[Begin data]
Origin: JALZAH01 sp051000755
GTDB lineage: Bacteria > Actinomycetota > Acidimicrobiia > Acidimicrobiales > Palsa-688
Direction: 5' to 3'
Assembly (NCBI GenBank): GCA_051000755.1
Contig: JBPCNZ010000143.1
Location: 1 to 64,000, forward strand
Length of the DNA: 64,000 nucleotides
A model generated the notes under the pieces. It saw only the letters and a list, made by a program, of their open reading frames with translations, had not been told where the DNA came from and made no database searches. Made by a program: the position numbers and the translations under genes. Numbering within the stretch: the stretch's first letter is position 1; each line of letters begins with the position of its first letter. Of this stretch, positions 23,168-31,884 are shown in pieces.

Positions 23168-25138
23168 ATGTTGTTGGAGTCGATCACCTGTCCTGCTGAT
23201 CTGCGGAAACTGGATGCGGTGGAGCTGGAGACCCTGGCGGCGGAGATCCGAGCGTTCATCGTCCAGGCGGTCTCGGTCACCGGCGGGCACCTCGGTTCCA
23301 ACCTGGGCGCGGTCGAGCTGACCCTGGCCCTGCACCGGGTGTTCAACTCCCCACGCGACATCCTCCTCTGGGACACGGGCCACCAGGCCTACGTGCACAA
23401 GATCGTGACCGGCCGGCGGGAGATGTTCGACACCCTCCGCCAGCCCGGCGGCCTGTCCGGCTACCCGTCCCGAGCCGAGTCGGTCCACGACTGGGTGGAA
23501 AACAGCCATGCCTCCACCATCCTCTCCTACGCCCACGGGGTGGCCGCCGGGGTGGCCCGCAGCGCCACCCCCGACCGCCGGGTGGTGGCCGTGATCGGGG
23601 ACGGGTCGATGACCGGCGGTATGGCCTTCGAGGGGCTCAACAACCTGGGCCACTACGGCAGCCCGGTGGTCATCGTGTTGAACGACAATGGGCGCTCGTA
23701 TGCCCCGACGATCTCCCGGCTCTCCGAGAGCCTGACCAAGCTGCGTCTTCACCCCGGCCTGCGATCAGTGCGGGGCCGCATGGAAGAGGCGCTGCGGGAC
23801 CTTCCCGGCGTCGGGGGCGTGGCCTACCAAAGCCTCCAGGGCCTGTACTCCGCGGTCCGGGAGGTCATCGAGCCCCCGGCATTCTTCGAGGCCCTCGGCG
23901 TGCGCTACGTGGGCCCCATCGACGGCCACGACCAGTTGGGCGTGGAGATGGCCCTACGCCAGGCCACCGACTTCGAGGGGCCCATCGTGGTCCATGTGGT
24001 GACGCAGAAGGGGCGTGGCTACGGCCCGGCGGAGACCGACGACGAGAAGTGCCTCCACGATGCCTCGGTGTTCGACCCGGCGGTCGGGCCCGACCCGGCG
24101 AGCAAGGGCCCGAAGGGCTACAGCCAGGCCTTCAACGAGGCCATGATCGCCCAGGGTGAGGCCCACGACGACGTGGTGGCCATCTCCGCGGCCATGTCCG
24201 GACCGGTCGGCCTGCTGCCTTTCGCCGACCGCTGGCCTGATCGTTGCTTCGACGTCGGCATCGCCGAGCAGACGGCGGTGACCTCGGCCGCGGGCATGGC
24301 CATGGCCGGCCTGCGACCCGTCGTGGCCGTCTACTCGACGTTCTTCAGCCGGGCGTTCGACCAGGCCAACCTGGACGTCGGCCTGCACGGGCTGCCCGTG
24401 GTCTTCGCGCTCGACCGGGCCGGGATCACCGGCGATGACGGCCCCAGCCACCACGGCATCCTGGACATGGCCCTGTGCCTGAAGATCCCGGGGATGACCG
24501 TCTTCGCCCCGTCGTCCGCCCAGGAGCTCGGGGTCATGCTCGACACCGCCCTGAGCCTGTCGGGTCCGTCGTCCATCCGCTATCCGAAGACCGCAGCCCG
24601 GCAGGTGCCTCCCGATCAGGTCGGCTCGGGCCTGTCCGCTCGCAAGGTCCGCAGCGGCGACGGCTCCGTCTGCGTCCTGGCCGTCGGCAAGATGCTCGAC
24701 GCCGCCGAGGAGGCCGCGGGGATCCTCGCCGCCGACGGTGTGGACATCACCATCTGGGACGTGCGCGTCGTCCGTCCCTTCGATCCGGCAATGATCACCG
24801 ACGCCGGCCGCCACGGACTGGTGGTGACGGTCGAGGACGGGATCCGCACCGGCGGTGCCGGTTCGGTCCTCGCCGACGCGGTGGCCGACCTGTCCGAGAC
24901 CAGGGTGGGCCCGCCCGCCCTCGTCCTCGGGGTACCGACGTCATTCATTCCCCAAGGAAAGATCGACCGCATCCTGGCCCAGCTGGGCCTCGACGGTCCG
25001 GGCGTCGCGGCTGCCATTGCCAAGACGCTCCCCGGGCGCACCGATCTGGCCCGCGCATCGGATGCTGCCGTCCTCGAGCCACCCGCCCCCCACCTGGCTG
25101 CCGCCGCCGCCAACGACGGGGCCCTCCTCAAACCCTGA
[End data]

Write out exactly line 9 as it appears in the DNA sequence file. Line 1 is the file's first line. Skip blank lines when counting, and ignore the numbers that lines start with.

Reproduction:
Positions 23168-25138